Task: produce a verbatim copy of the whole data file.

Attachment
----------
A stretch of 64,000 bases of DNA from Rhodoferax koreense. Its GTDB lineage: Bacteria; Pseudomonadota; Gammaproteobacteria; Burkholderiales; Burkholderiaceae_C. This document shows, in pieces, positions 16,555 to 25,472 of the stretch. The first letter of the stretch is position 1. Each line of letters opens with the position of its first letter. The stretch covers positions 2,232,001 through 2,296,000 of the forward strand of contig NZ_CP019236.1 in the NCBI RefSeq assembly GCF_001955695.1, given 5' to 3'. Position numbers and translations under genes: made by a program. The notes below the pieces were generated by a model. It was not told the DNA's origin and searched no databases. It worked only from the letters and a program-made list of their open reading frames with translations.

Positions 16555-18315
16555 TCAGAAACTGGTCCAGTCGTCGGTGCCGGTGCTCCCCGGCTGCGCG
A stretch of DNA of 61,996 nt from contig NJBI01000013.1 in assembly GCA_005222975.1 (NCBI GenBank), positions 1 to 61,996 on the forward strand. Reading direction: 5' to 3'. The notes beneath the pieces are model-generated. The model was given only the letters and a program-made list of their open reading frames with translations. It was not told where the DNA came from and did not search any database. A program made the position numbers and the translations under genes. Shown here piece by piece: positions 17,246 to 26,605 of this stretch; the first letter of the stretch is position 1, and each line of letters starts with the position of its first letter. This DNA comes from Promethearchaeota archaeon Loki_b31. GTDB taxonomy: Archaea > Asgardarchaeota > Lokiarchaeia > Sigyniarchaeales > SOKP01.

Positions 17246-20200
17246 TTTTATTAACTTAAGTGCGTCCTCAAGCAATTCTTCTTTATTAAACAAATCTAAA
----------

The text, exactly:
A stretch of 64,000 bases of DNA from Rhodoferax koreense. Its GTDB lineage: Bacteria; Pseudomonadota; Gammaproteobacteria; Burkholderiales; Burkholderiaceae_C. This document shows, in pieces, positions 16,555 to 25,472 of the stretch. The first letter of the stretch is position 1. Each line of letters opens with the position of its first letter. The stretch covers positions 2,232,001 through 2,296,000 of the forward strand of contig NZ_CP019236.1 in the NCBI RefSeq assembly GCF_001955695.1, given 5' to 3'. Position numbers and translations under genes: made by a program. The notes below the pieces were generated by a model. It was not told the DNA's origin and searched no databases. It worked only from the letters and a program-made list of their open reading frames with translations.

Positions 16555-18315
16555 TCAGAAACTGGTCCAGTCGTCGGTGCCGGTGCTCCCCGGCTGCGCG
A stretch of DNA of 61,996 nt from contig NJBI01000013.1 in assembly GCA_005222975.1 (NCBI GenBank), positions 1 to 61,996 on the forward strand. Reading direction: 5' to 3'. The notes beneath the pieces are model-generated. The model was given only the letters and a program-made list of their open reading frames with translations. It was not told where the DNA came from and did not search any database. A program made the position numbers and the translations under genes. Shown here piece by piece: positions 17,246 to 26,605 of this stretch; the first letter of the stretch is position 1, and each line of letters starts with the position of its first letter. This DNA comes from Promethearchaeota archaeon Loki_b31. GTDB taxonomy: Archaea > Asgardarchaeota > Lokiarchaeia > Sigyniarchaeales > SOKP01.

Positions 17246-20200
17246 TTTTATTAACTTAAGTGCGTCCTCAAGCAATTCTTCTTTATTAAACAAATCTAAA